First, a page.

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Health Care Gives More Power to IRS

Yesterday, we growled about some “tax nasties” that are “in the health-care bill voted on by the House Ways and Means Committee," citing an op-ed in the Wall Street Journal.

Byron York, writing in today’s Washington Examiner, points out that “health care reform means more power to the IRS." Here’s the substance of what health care would be come if the House gets its way:

“In short, health care reform, as currently envisioned by Democratic leaders, would be built on the foundation of an expanded and more intrusive IRS.

“Under the various proposals now on the table, the IRS would become the main agency for determining who has an "acceptable" health insurance plan; for finding and punishing those who don't have such a plan; for subsidizing individual health insurance costs through the issuance of a tax credits; and for enforcing the rules on those who attempt to opt out, abuse, or game the system. A substantial portion of H.R. 3200, the House health care bill, is devoted to amending the Internal Revenue Code of 1986 in order to give the IRS the authority to perform these new duties.”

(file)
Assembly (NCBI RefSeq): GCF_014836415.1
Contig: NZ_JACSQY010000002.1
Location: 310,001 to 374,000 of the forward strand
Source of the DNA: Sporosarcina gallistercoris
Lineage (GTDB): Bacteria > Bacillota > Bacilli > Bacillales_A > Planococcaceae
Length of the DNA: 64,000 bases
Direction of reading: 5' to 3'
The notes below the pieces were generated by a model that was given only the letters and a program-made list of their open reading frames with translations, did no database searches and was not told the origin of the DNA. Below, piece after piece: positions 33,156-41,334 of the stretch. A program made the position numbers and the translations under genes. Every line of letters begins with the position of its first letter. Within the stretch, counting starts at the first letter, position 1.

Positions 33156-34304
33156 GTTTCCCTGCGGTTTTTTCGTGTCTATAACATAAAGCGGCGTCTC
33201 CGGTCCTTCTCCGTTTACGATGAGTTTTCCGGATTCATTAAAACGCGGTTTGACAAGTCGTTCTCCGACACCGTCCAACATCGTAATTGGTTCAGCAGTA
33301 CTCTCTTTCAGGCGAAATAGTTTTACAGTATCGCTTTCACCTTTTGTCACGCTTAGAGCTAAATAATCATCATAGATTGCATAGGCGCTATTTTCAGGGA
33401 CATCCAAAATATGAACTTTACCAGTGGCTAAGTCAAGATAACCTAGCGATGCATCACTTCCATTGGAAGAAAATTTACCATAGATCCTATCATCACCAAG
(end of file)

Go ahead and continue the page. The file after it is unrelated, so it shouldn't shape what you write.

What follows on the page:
He identifies three reasons to worry:

  • Can the IRS “handle the new demand?"
  • Will IRS have the resources to handle the "anticipated abuse of the system?"
  • "Should the IRS be involved in health care enforcement in the first place?"

York closes with this advice: “before Congress makes any decision on national health care, voters should know just what it will involve.”

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